Furious with rage, Nebuchadnezzar sent for Shadrach, Meshach and Abednego. He gave orders for the furnace to be made seven times hotter than usual, and commanded certain stalwarts from his army to bind Shadrach, Meshach and Abednego and throw them into the burning fiery furnace. They were then bound, fully clothed, cloak, hose and headgear, and thrown into the burning fiery furnace. The king’s command was so urgent and the heat of the furnace was so fierce, that the men carrying Shadrach, Meshach, and Abednego were burnt to death by the flames from the fire; the three men, Shadrach, Meshach and Abednego fell, still bound, into the burning fiery furnace.

And they walked in the heart of the flames, 
praising God and blessing the Lord.

Then King Nebuchadnezzar sprang to his feet in amazement. He said to his advisers, ‘Did we not have these three men thrown bound into the fire?’ They replied, ‘Certainly, O king.’ ‘But,’ he went on ‘I can see four men walking about freely in the heart of the fire without coming to any harm. And the fourth looks like a son of the gods.’ Nebuchadnezzar approached the mouth of the burning fiery furnace and shouted, ‘Shadrach, Meshach and Abednego, servants of the Most High God, come out, come here!’ And from the heart of the fire out came Shadrach, Meshach and Abednego. The satraps, prefects, governors, and advisers of the king crowded round the three men to examine them: the fire had had no effect on their bodies: not a hair of their heads had been singed, their cloaks were not scorched, no smell of burning hung about them. Nebuchadnezzar exclaimed, ‘Blessed be the God of Shadrach, Meshach and Abednego: he has sent his angel to rescue his servants who, putting their trust in him, defied the order of the king, and preferred to forfeit their bodies rather than serve or worship any god but their own. I therefore decree as follows: Men of all peoples, nations, and languages! Let anyone speak disrespectfully of the God of Shadrach, Meshach and Abednego, and I will have him torn limb from limb and his house razed to the ground, for there is no other god who can save like this.’ 
Then the king showered favours on Shadrach, Meshach and Abednego in the province of Babylon.


The angel of the Lord came down into the furnace beside Azariah and his companions:
he drove the flames of the fire outwards,
so that the fire did not even touch them or cause them any distress.

Blessed be God who sent the angel to rescue his servants who put their trust in him,
so that the fire did not even touch them or cause them any distress.

Second Reading
Pope Pius XI's encyclical "Ecclesiam Dei"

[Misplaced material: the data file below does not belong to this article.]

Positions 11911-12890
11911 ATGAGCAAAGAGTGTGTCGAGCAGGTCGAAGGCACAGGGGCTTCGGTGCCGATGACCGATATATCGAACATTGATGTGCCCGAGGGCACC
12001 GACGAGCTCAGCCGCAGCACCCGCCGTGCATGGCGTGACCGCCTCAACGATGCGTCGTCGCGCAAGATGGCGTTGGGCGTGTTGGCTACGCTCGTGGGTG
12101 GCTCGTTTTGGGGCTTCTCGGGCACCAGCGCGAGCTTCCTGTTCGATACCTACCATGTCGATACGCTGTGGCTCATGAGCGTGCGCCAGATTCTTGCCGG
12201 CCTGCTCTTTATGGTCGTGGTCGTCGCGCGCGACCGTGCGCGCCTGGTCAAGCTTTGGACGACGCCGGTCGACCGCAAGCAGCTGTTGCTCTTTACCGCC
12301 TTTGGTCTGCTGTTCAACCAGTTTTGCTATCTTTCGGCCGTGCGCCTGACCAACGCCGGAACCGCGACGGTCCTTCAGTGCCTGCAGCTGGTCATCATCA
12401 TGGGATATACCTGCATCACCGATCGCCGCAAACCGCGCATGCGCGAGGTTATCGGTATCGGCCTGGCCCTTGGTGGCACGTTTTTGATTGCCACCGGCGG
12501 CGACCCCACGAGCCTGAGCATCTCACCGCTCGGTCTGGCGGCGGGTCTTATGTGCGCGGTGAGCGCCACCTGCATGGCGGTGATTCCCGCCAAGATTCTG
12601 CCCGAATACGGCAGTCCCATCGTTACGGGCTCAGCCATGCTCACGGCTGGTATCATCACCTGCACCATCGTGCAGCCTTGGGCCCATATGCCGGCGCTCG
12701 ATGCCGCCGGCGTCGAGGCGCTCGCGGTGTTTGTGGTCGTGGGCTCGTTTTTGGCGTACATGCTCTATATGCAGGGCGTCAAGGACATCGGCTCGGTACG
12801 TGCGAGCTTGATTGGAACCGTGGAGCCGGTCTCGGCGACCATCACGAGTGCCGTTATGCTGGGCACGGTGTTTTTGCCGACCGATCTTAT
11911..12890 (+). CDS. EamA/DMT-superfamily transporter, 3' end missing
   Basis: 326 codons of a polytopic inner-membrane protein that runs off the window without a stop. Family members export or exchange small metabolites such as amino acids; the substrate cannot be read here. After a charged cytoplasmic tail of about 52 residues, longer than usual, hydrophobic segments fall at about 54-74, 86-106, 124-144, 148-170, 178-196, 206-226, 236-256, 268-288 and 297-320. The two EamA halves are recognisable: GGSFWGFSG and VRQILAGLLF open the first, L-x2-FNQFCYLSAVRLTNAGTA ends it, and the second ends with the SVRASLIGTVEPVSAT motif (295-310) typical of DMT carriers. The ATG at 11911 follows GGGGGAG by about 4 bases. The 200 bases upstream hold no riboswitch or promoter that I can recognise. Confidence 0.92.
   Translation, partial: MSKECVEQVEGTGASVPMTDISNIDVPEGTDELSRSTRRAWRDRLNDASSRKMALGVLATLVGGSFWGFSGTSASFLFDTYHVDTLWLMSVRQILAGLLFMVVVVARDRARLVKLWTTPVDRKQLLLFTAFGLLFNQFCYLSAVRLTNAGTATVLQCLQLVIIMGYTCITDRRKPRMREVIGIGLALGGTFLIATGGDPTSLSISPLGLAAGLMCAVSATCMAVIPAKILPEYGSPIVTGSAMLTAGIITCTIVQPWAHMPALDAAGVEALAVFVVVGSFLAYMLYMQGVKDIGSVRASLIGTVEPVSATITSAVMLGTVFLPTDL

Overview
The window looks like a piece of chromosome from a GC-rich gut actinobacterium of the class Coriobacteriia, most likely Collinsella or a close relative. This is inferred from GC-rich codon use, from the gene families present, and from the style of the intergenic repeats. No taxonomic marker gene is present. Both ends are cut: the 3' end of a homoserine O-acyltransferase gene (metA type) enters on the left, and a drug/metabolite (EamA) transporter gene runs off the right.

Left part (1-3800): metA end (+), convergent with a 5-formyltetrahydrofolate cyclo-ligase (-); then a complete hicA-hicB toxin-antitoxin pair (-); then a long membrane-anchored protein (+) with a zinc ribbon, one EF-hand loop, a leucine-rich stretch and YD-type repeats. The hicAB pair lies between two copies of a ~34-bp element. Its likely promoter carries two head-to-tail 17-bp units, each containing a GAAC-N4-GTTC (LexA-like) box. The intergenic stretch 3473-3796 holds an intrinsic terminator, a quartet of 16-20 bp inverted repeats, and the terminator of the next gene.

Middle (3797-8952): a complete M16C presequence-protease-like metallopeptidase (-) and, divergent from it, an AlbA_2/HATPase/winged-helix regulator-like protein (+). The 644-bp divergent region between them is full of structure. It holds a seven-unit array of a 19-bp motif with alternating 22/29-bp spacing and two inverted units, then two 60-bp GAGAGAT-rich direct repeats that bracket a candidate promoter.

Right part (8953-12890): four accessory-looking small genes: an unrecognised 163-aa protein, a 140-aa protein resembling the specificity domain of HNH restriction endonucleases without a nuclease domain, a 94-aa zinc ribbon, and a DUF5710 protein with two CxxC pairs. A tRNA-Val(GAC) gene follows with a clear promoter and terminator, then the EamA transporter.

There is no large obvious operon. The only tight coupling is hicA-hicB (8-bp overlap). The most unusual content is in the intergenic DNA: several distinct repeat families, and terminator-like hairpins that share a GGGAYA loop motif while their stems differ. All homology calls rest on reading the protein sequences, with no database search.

He gave his life for the unity of the Church

In designing his Church God worked with such skill that in the fullness of time it would resemble a single great family embracing all men. It can be identified, as we know, by certain distinctive characteristics, 
notably its universality and unity.

Christ the Lord passed on to his apostles the task he had received from the Father: I have been given all authority in heaven and on earth. Go, therefore, and make disciples of all nations. He wanted the apostles as a body to be intimately bound together, first by the inner tie of the same faith and love which flows into our hearts through the Holy Spirit, and, second, by the external tie of authority exercised by one apostle over the others. For this he assigned the primacy to Peter, the source and visible basis of their unity for all time. So that the unity and agreement among them would endure, God wisely stamped them, one might say, with the mark of holiness and martyrdom.

Both these distinctions fell to Josaphat, archbishop of Polock of the Slavonic rite of the Eastern Church. He is rightly looked upon as the great glory and strength of the Eastern Rite Slavs. Few have brought them greater honor or contributed more to their spiritual welfare than Josaphat, their pastor and apostle, especially when he gave his life as a martyr for the unity of the Church. He felt, in fact, that God had inspired him to restore world-wide unity to the Church and he realized that his greatest chance of success lay in preserving the Slavonic rite and Saint Basil’s rule of monastic life within the one universal Church.

Concerned mainly with seeing his own people reunited to the See of Peter, he sought out every available argument which would foster and maintain Church unity. His best arguments were drawn from liturgical books, sanctioned by the Fathers of the Church, which were in common use among Eastern Christians, including the dissidents. Thus thoroughly prepared, he set out to restore the unity of the Church. A forceful man of fine sensibilities, 
he met with such success that his opponents dubbed him “the thief of souls.”


Jesus prayed:
Holy Father,
keep them safe by the power of your name,
the name you gave me,
so that they may be completely one,
in order that the world may know that you sent me.

I gave them the same glory you gave me,
so that they may be completely one,
in order that the world may know that you sent me.

Let us pray.

Lord, filled with your Holy Spirit
Saint Josaphat laid down his life for his flock.
Renew that Spirit in your Church,
strengthen our hearts with your grace,
so that, with the help of his prayers,
we may be ready to lay down our lives for our brethren.
Through our Lord Jesus Christ, your Son,
who lives and reigns with you and the Holy Spirit,
one God, for ever and ever.

Let us praise the Lord.
– Thanks be to God.